Ikea, the Swedish home furnishing and decor brand par excellence is, if not the largest in the world, then one them. How the brand has grown! We do remember the box book cases and simple studio self-assembly furniture of the early days… Today, the super Scandi style mega stores have not only an incredible collection of everything you need in the home. But, also, the products they sell are beautifully adapted to the local market, while staying true to their Scandi heritage of simple lines and design.
Founder Ingvar Kamprad was only 17 years old when he founded Ikea in 1943 – the letters stand for his initials IK and E for the name of the farm where he grew up and A for his hometown. Modernist, simplicity (makes pieces easier to assemble), sustainability and affordability are keywords in the Ikea universe.
Furthermore, the company has not shied away from controversial moves. Particularly its progressive advertising campaigns have caused a stir and the sheer size of the company has led to some plans that attracted controversy.
Least known: Tiger of Sweden
Is this the least well-known of our Scandi superbrands? Possibly, but it is one we’ll all hear more about in the future, no doubt. Tiger of Sweden is over 100 years old. It now has stores in several countries, including the United Kingdom and Canada. The label, which started as a menswear fashion brand, also taps into the Nordic tradition of quality and affordability. It democratised tailoring, and opened it up to men from all walks of life. Style with purpose was its mantra.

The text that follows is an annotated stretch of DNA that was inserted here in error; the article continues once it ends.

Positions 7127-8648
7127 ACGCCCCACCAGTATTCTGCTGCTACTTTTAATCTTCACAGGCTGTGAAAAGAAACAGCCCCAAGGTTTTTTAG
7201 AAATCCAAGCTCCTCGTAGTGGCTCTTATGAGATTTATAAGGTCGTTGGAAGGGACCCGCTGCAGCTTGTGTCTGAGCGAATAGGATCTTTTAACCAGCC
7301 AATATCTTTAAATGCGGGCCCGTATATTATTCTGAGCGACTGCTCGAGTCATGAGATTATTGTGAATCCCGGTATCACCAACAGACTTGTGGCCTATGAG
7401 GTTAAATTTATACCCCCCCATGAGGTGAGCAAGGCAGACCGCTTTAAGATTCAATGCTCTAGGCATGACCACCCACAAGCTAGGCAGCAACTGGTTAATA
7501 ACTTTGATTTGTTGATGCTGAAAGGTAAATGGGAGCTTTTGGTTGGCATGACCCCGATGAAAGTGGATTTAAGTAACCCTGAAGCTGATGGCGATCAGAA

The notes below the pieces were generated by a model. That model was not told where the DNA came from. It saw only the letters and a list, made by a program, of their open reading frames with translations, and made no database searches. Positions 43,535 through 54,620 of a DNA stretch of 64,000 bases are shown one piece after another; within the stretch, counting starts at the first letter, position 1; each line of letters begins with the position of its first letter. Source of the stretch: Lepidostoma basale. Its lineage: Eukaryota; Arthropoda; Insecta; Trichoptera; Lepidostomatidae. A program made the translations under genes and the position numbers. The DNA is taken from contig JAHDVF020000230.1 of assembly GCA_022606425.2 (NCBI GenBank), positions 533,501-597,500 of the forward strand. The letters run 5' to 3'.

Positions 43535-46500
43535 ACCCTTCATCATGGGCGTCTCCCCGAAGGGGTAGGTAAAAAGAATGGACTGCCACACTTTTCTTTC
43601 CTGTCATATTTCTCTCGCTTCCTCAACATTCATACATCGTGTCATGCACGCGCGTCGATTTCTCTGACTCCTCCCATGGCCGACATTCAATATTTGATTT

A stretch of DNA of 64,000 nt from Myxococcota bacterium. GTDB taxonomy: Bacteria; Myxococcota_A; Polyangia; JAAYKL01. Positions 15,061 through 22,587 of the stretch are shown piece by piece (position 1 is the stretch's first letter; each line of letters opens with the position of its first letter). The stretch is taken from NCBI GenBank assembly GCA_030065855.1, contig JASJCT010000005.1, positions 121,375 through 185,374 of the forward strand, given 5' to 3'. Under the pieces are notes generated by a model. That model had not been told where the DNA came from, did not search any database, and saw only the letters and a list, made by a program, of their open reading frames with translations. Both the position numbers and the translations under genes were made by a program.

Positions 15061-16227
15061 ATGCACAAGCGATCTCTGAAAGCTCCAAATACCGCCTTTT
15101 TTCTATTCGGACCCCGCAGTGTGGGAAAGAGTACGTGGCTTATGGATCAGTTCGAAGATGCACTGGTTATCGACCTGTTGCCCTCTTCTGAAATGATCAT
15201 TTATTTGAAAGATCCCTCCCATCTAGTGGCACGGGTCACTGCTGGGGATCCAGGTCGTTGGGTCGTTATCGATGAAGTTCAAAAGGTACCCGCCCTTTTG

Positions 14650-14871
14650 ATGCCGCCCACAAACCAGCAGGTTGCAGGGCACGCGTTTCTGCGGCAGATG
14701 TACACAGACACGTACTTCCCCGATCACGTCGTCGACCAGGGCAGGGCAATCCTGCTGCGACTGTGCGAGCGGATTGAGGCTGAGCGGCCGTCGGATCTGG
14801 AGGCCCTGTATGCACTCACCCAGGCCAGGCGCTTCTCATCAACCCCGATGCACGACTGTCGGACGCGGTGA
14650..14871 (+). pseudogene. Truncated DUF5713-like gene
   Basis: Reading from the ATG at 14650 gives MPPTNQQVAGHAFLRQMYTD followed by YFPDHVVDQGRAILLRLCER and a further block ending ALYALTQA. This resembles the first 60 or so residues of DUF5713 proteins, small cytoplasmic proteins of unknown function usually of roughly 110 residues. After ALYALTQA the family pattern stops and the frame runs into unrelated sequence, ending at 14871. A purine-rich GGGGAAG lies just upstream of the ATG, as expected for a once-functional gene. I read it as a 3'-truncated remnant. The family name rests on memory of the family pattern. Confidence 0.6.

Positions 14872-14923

Given its lengthy history and importance to the Swedish textile industry, the company has seen its fair share of drama. When the company CEO died suddenly in 1961 the government stepped in to run the business to help rescue and stabilise the country’s textile industry.
In 1997 Tiger of Sweden launched a collection for women – more Armani than Oscar de la Renta. One of their charcoal grey pencil skirts is our office “uniform” – super slick, classy, pared down yet flattering.
By Malene Birger – Strong Fashion Branding